Flood Guard Flood Dam Flood Gate
(4)

(4) http://www.environment-agency.gov.uk/subjects/flood/826674/830330/877142/877272/?version=1&lang=_e
(5) http://www.environment-agency.gov.uk/subjects/flood/1217883/1218065/?version=1&lang=_e
(6) http://www.ukresilience.info/emergencies/weatherandflooding.shtm
(7) http://www.bbc.co.uk/weather/bbcweather/features/flood_warnings.shtml
(8) http://www.nwl.ac.uk/ih/feh/index.html
(9) http://www.defra.gov.uk/environ/fcd/wnew.htm
(10) http://www.waterpowermagazine.com/story.asp?sectioncode=130&storyCode=2039706

3. Methodology:

The data used to create the following tables was extracted from various web-sites, such as:
• www.nerc-wallingford.ac.uk/ih
• www.environment-agency.gov.uk

Which provided data from a large array of measuring stations across the UK over many years, which we shall be looking at 2000 and 2001.

The data is converted into a graphical and statistical format, in order to view trends and relationships better. Most of this will be done using the spreadsheet package Microsoft Excel 2003, which will plot the graphs, and also be able to calculate the averages. The cumulative frequency along with the lower and upper quartiles will also be calculated.

4. Results:



In order to calculate the monthly averages I used a function within Microsoft excel which automatically calculated the arithmetic mean of all of the days within the month, and then divided the total by the number of days to provide the mean. For example I used the formula: =AVERAGE(B6:B36) to calculate the average for January.

Month Monthly Average
January 88.88535
February 113.5661
March 73.69874
April 99.85163
May 50.28584
June 21.7859
July 28.71426
August 30.17755
September 16.90443
October 84.55765
November 47.206
December 66.69284





Lower quartile = 238

Upper Quartile = 358

95th Percentile = 360


In order to calculate the monthly averages I used a function within Microsoft excel which automatically calculated the arithmetic mean of all of the days within the month, and then divided the total by the number of days to provide the mean. For example I used the formula: =AVERAGE(B6:B36) to calculate the average for January.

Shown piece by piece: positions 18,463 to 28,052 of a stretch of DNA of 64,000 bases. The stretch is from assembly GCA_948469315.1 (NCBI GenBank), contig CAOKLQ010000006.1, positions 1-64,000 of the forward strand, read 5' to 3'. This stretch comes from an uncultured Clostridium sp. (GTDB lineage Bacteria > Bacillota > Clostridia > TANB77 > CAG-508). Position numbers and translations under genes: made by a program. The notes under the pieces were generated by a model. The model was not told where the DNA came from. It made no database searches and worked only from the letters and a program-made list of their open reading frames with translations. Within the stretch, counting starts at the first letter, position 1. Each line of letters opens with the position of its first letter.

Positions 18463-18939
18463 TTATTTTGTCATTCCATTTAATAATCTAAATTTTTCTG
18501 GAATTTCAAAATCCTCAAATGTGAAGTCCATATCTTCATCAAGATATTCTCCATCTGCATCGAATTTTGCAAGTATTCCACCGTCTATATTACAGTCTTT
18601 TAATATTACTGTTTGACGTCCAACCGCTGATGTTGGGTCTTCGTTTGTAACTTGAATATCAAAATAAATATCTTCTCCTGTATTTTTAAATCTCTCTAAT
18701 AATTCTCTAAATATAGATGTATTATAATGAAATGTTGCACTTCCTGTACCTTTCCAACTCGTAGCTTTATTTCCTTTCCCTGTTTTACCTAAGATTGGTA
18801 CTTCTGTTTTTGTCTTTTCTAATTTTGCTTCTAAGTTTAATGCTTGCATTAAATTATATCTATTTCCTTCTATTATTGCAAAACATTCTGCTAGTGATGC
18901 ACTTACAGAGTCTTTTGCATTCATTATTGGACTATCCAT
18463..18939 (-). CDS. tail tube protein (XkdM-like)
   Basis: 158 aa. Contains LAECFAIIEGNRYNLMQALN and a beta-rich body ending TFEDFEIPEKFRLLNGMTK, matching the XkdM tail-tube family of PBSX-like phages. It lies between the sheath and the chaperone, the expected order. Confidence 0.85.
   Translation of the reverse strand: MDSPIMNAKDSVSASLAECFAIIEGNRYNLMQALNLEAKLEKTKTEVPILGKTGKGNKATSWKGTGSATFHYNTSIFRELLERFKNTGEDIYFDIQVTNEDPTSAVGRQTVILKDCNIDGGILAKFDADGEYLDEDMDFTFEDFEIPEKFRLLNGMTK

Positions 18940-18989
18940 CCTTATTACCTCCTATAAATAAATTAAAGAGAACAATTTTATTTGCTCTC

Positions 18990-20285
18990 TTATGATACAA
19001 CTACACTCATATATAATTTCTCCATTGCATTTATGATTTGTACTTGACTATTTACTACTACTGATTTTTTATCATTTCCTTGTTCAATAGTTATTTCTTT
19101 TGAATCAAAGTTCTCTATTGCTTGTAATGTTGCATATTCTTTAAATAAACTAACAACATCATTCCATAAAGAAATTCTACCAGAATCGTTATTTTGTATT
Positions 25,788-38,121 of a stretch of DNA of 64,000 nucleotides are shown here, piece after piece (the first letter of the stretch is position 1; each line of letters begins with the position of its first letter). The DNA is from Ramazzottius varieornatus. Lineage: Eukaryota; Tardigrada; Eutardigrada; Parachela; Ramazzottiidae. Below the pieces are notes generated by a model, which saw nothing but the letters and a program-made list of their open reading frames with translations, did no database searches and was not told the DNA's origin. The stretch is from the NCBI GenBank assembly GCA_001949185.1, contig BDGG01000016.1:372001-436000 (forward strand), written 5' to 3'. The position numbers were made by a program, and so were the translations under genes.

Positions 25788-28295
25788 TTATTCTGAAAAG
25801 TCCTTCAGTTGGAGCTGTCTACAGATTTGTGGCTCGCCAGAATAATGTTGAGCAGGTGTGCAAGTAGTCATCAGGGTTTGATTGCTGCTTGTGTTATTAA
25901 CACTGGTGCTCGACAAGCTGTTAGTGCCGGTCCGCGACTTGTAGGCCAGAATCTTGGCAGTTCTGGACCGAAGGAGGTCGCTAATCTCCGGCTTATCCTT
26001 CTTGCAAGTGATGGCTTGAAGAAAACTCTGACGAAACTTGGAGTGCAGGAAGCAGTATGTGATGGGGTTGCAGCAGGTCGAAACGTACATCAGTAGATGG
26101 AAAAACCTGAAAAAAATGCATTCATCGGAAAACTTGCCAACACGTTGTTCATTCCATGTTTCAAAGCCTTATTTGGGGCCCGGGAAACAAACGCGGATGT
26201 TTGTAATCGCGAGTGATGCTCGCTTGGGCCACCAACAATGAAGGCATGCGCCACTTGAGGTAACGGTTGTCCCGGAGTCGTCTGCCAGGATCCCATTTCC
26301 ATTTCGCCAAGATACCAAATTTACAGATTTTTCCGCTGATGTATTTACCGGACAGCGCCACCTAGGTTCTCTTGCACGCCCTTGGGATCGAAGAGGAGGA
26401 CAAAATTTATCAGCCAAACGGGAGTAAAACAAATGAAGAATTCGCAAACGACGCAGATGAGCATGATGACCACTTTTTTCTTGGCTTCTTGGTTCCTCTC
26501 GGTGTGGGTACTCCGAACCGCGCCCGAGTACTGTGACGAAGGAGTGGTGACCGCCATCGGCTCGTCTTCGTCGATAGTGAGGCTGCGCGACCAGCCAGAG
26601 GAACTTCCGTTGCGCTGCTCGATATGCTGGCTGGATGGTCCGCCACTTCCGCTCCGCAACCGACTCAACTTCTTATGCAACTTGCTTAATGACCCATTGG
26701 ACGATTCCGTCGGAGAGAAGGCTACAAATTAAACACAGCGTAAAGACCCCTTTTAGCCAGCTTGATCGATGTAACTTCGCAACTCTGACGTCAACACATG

Month Monthly Average
January 86.71387
February 95.32897
March 77.32065
April 91.34267
May 38.60355
June 42.00033
July 29.33581
August 18.82194
September 55.59667
October 113.3274
November 268.7433
December 207.0171





Lower quartile = 248

Upper Quartile = 353

95th Percentile = 364

5. Analysis:

After looking over the Daily readings for 2001 and the Monthly Average 2001 it is clear to see that the river flow was at its peak in both February and April where the flow is consistently high. February with a monthly average of around 115 cubic metres per second and a daily peak value of 248 cubic metres per second and April, with a month average of 95 cubic metres per second and a daily peak value of 239 cubic metres per second.

The river flow then drops from May to September with the lowest average monthly flow of 18 cubic metres per second. This river flow then rapidly rises again in October to a monthly average value of 82 cubic metres per second. This can be explained by season changes affecting the weather, with the autumn and winter month being colder, providing more rainfall and less evaporation, and spring and summer being warmer and causing water to evaporate. The Cumulative frequency curve show a positive coloration.

The Daily reading and Month Average for 2000 show that river flow being very low from January to August with the lowest monthly average being 20 cubic metres per second and the lowest daily flow rate of 10 cubic metres per second. This is explained by the fact that in the year 2000 there was very low rainfall, as well as the year being unusually warm, leading to a drought up until the beginning of September.

The river flow then rises rapidly reaching a peak of 500 cubic metres per a second in November, the highest value of the year, with a monthly average of 260 cubic metres per second. This was caused by a unusual heavy downpour of rain after an extremely dry year, which caused authority to be on flood alert in some areas.

By comparing the year 2000 to 2001 it can be seen that the average monthly river flow of 2000 is significantly lower than that of 2001. the only except to this is the month November and December of 2000 which saw river flow rates up to 3 times more than those on 2001.